I'm writing code in which I use SQL to test several different conditions before ultimately deciding what to do. I'm trying to decide between writing a single multipart MySQL query, or writing one query for each condition, with PHP handling the logic of combining them. My questions:
- Are there any good practices or pitfalls that should steer me in either direction?
- If I implement all the logic in a single SQL query, can I get it to return information about how each condition turned out? (see below for explanation.)
Here's a simplified example. I want to look at how long it's been since a user has visited the website, and finds an appropriate reminder email to send them. We test 3 independent conditions:
- Which email(s) should be sent based on the time since the user's last visit?
- For each of those emails, has the user not received this email before?
- Has the user not received any emails from us in the past 3 days?
Here's an SQL query that checks all 3 of those. (this query is done per user; it uses PDO and variables starting with
: are bound parameters):
SELECT message_id, message_content FROM emailtemplates WHERE time_before_reminder < :days_since_visit AND message_id not in (SELECT message_id FROM sentemails WHERE user = :userid) AND :userid not in (SELECT userid FROM sentemails WHERE date_add(timesent, interval 3 day) >= now()) ORDER BY time_before_reminder asc LIMIT 1;
It returns zero rows if any of the conditions fails, or one row if they all pass.
Alternately, here's some code that does several separate queries. It's much uglier, but it can give me explanatory output about precisely why we're not emailing a given user. (I've switched to pseudocode so you don't have to read a zillion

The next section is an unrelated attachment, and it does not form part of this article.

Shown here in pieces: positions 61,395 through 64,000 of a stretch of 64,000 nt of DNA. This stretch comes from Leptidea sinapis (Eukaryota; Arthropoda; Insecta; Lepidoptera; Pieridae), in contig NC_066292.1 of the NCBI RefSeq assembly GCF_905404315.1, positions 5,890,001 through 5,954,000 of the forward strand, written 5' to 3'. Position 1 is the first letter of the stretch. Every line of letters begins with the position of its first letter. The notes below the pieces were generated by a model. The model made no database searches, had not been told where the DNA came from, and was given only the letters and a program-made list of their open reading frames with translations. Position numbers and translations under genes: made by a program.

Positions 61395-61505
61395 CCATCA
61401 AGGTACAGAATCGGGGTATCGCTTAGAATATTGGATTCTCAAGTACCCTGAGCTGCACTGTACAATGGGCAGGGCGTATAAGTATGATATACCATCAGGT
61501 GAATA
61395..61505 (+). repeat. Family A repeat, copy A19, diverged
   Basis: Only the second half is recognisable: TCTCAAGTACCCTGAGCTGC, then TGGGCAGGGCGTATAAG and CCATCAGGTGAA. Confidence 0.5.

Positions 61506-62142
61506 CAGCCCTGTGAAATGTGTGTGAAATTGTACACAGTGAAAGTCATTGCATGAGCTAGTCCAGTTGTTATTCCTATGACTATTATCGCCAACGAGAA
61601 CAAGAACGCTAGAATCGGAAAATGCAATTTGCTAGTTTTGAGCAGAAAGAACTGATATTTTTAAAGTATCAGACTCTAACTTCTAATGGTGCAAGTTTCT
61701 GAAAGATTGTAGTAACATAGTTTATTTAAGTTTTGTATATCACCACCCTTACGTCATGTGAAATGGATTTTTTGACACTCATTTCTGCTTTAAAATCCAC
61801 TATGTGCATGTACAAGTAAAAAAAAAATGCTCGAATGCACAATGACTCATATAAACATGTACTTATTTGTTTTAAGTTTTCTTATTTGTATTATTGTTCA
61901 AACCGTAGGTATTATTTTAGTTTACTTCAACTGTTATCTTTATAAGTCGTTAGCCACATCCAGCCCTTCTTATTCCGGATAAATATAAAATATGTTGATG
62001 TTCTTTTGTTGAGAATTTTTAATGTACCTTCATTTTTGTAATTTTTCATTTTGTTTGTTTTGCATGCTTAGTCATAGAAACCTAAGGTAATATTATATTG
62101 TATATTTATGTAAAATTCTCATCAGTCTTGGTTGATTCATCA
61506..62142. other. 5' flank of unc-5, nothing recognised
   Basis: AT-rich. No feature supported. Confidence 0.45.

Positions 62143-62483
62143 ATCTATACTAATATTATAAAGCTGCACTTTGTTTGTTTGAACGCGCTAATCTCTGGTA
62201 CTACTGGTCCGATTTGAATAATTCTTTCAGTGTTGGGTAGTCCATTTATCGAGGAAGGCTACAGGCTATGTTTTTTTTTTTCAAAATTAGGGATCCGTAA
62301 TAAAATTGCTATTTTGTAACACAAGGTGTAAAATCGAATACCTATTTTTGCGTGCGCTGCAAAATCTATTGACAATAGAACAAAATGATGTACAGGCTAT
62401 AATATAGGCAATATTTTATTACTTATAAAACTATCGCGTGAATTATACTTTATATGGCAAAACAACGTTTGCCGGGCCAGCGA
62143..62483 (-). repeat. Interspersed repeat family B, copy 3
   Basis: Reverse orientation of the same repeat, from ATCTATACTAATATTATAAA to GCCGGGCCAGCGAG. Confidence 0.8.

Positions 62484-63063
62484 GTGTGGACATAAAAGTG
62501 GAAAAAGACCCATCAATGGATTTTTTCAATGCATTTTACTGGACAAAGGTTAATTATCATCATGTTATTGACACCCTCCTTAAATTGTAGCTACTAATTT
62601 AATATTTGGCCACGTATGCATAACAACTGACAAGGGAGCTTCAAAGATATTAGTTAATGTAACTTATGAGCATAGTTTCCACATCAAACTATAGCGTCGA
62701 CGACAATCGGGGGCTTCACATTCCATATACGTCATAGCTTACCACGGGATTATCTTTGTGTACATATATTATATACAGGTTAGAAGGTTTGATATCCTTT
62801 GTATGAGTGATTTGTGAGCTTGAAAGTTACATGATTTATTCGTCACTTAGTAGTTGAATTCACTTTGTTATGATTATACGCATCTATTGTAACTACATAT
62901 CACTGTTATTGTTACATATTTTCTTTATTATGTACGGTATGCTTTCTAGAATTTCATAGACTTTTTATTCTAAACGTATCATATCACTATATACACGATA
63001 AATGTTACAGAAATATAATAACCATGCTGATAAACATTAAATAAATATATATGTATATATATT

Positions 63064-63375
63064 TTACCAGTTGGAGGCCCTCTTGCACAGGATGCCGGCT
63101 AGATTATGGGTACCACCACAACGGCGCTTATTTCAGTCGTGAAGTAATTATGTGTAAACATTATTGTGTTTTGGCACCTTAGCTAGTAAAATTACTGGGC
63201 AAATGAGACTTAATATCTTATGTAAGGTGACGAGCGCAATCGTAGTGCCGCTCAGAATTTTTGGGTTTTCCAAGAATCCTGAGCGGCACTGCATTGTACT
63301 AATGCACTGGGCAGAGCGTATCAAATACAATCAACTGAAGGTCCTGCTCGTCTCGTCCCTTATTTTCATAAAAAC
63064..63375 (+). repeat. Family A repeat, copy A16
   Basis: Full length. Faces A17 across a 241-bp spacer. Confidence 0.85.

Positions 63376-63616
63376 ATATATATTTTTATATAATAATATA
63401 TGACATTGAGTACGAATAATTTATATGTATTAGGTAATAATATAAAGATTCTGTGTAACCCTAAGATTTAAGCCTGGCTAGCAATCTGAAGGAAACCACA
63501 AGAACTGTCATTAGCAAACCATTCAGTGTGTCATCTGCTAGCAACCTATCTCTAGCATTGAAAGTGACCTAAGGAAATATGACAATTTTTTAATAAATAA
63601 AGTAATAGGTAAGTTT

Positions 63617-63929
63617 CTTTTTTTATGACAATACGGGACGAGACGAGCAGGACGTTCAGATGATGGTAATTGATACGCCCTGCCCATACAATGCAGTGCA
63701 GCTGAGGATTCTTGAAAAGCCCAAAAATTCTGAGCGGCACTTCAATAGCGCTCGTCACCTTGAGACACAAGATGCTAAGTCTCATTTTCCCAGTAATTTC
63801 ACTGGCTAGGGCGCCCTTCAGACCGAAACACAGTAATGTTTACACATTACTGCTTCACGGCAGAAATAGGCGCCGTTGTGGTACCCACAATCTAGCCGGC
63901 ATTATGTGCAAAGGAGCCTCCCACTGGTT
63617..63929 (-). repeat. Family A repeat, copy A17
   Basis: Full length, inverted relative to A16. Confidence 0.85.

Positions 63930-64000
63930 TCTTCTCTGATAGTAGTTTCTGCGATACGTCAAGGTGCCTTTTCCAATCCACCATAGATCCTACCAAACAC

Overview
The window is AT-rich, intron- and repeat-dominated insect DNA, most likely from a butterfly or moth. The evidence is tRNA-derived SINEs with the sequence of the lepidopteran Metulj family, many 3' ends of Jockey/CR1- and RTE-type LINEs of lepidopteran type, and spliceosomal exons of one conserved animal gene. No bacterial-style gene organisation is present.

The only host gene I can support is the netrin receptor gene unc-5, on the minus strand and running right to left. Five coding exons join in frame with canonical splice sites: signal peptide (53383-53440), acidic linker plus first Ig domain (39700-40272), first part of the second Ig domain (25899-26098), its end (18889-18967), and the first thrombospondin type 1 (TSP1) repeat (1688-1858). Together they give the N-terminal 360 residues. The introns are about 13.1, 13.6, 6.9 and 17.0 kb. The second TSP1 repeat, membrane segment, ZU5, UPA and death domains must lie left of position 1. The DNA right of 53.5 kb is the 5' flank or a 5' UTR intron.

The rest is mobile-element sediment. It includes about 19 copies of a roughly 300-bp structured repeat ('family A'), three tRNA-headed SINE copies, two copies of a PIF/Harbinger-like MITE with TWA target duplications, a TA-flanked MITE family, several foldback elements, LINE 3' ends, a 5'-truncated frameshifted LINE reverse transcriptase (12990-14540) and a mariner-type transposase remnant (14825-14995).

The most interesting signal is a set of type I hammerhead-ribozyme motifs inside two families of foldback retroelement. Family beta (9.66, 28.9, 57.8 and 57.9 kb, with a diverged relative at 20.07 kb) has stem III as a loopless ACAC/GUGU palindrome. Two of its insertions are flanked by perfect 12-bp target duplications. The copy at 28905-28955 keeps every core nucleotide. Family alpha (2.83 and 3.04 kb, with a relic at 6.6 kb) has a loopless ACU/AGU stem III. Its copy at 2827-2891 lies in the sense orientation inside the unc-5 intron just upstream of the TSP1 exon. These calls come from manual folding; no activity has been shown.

//run the query for condition 1: query("SELECT message_id, message_content FROM emailtemplates WHERE time_before_reminder < :days_since_visit;") if 0 rows returned: echo("no appropriate emails found for this participant") return false //then for condition 2: query("SELECT message_id from sentemails where message_id = :msgid AND user = :userid") if 1 or more rows returned: echo("user $userid qualified for message $msgid, but they already received it."); return false //then for condition 3: query("SELECT userid FROM sentemails WHERE user = :userid AND date_add(timesent, interval 3 day) >= now();") if 1 or more rows returned: echo("user $userid qualified for message $msgid, but they already received an email from us in the past 3 days. No email sent.") return false // if we get here, all tests were passed. Send the message that was found in the first query. send_reminder($userid, $msgid) echo("successfully sent message $msgid to user $userid!") return true
The second example seems really cumbersome, but I like finding out exactly which condition failed and why. Is there a way to have a single query return this kind of information? (I mean returning information that can be parsed into an explanation, of course, not having MySQL write English sentences for me.) Or, is there other advice on handling queries that test several independent conditions like this?